FOUNTAIN, Colo. (CBS4) – Some Colorado pet owners whose dogs died from poisoning were set to argue before the Colorado Court of Appeals on Tuesday that they should be granted a new trial.

The incident happened in 2006 in Strasburg. Five dogs died after eating chicken soaked in paraquat, a highly poisonous herbicide.

Tom Eickbush is among the group suing, which hopes with a new trial the judge would instruct the jury to establish damages beyond just what it would cost to replace their pets.

“To this day I think it was bad ranching, bad planning,” Eickbush said.

Eickbush says he found the chicken by a tree right near his property. He says it was placed there by a neighbor who says he wanted to protect his cattle from coyotes.

“It was felt that the judge used the wrong measuring stick for the amount of damages that should be paid,” said Diane Balkin, an attorney with the Animal Legal Defense Fund.

Eickbush says his son Wyatt, 9, was devastated after his dog died.

“It wrecked him and I mean it just totally wrecked him,” Eickbush said. “Because this was a little kid like you see in the movies. This was your typical boy and his dog.”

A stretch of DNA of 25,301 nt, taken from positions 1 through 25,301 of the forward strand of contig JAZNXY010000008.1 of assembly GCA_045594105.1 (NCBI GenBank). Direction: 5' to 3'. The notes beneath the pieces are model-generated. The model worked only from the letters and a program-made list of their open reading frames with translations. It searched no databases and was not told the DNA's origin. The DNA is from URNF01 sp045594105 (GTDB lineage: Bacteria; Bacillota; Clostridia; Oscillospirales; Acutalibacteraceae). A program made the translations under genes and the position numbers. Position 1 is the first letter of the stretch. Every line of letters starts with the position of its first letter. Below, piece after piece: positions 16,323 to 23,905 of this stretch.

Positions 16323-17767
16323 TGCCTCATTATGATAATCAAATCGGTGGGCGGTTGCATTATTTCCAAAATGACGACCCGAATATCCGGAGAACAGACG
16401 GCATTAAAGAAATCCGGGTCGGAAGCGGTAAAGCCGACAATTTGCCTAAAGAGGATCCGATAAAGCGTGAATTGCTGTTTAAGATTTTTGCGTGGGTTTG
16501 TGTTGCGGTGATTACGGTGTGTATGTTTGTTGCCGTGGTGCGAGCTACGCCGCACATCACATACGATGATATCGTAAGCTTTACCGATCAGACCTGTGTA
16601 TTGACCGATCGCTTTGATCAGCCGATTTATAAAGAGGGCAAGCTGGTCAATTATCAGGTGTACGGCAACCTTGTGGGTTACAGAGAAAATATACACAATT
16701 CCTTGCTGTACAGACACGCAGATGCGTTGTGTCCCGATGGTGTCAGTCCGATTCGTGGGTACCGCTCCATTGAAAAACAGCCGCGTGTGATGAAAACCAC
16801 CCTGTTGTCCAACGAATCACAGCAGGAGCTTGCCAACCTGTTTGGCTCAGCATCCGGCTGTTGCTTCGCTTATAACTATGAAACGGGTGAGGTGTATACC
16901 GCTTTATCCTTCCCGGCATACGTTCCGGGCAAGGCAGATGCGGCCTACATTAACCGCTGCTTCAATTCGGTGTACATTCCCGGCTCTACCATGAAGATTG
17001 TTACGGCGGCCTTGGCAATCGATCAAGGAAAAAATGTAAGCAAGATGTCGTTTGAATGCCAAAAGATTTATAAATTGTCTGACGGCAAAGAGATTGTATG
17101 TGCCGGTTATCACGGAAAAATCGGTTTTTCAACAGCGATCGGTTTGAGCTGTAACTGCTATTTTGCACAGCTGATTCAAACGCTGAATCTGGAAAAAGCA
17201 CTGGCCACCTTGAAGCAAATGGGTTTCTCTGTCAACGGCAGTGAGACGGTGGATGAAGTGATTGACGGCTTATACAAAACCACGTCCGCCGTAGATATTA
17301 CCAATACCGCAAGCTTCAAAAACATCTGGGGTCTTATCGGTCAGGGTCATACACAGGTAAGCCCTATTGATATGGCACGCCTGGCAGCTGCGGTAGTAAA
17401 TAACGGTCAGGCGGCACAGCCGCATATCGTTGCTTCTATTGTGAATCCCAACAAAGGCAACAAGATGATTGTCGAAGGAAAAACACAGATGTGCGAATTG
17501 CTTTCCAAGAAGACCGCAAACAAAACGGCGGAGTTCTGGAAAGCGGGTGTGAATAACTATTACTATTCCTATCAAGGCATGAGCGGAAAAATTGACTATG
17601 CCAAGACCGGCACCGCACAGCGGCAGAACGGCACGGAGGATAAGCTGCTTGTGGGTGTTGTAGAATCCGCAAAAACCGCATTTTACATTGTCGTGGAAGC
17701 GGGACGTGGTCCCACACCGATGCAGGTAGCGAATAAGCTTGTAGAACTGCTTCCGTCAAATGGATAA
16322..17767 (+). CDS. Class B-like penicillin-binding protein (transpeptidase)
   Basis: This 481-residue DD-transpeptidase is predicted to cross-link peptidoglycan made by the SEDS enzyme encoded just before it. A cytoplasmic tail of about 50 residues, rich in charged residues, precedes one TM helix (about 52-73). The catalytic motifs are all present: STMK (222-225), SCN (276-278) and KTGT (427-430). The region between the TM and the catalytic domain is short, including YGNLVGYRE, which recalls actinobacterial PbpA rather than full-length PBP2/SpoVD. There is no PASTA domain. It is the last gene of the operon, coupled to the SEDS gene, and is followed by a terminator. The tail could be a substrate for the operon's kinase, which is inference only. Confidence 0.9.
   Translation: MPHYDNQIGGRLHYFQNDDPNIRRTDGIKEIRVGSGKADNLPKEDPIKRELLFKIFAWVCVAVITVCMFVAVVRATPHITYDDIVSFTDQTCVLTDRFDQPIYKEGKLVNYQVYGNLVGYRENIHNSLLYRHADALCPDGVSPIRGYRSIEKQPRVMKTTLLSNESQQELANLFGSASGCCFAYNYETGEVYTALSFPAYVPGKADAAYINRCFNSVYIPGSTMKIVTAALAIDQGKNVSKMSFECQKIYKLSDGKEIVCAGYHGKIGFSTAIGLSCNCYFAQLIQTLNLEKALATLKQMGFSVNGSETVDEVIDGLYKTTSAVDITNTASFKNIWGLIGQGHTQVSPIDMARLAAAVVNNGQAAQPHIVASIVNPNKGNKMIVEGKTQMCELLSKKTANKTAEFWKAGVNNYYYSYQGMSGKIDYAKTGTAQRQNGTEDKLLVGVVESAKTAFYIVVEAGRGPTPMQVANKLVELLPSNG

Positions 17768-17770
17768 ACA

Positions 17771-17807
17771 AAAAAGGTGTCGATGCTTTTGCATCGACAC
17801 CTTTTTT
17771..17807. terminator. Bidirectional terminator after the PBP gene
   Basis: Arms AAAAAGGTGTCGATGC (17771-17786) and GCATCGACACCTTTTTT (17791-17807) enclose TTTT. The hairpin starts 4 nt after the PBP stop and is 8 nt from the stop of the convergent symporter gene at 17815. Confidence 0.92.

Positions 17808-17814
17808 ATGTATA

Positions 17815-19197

A criminal case was dismissed in the matter but the owners are pursuing a civil case for damages measured beyond the cost of a new dog.

“I don’t think anybody took this case seriously,” Eickbush said. “I don’t think anybody really took the time to investigate it, which told me that they didn’t put a lot of stock into the animals.”

On Tuesday morning Eickbush and the others who lost their dogs will have 15 minutes to argue their case. They will answer questions from the judge, who will then give them a written ruling anywhere from a few weeks to months from now.

The case is being heard at Fort Carson High School in Fountain. It’s part of the Courts in the Community program, which is designed to give high school students a hands-on experience with the Colorado justice system.

Comments (2)
  1. Doug Steward says:

    Coyotes don’t usually bother cattle. My bet is that the neighbor’s dogs were doing the damage. Just because someone lives in the country doesn’t mean they have the right to let their dogs roam. Had the rancher done the proper research before putting out poison he would probably be suing the dog owners for damages.

  2. Sharon says:

    I feel bad for the little boy losing his dog, Doc, but it seems to me that if Eickbush had kept his dogs on his own property, none of this would have happened. After all, the poisoned meat was on the neighbor’s ranch.

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